The world was uncertain and the weather unpredictable for Plantation settlers in the early-17th Century. However, the new farming methods they introduced, such as better organisation and division of land, gave some level of relief. The planting of orchards and traditional crops, such as potatoes, clover and turnips, provided a little diversification and the developing system of fairs and markets allowed an outlet in times of good harvests. Such measures provided a small comfort zone for settlers in this area.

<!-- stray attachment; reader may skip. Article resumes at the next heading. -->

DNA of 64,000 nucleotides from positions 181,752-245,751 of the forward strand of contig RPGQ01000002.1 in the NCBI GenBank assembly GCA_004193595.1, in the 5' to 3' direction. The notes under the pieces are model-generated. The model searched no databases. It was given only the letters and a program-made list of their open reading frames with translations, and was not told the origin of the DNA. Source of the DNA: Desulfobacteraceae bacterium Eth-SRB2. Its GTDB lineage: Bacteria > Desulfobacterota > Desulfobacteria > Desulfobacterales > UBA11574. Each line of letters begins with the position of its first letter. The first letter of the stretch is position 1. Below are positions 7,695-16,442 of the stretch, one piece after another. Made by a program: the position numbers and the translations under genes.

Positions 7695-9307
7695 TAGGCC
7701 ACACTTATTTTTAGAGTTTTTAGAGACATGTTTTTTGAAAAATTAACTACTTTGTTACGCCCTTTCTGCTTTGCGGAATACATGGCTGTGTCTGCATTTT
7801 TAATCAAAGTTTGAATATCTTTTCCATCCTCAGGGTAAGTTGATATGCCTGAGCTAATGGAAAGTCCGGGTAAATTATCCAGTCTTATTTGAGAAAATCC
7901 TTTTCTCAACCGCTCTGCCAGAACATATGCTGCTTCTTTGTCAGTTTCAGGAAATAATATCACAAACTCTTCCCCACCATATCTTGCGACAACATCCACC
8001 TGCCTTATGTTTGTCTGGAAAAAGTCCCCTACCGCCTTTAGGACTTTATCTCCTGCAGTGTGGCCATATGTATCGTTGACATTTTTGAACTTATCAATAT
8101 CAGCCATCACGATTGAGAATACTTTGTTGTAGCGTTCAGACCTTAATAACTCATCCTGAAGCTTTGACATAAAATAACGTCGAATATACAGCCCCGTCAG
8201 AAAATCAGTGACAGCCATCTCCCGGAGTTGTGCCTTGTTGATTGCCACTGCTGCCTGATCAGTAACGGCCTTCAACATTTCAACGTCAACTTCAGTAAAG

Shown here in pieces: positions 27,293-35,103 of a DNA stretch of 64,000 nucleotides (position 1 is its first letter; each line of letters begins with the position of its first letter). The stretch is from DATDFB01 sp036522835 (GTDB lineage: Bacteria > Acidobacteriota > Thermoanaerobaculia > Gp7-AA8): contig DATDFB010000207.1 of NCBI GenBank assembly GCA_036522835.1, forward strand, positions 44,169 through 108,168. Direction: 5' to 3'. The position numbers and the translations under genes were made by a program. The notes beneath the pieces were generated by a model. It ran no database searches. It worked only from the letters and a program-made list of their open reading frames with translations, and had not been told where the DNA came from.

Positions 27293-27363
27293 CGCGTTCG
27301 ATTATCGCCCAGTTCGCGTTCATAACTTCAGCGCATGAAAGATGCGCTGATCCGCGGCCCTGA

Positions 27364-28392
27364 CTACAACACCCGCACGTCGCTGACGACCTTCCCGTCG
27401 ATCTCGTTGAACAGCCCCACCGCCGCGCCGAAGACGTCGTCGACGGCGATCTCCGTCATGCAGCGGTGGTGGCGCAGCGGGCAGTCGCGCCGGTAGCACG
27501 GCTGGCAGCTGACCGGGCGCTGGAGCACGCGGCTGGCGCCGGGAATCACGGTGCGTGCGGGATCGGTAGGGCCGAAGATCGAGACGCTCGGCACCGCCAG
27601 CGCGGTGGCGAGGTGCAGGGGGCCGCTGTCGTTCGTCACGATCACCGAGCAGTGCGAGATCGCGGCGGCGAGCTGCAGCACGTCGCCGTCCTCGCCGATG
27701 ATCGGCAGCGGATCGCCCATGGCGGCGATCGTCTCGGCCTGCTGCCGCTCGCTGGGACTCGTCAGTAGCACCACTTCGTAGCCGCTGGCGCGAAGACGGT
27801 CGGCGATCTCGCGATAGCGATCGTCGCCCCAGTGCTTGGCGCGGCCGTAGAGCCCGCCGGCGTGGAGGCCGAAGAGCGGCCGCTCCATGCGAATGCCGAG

The land also lent itself to other practices. Though still predominantly an agricultural region the settlers developed into the growing of flax and the production of cotton and linen products. Though domestic in nature such practices could supplement the family income and raise the family above the level of subsistence. It would be some years before this industry was factory based but its early adoption help stave off the prospect of mass starvation in time of poor harvest.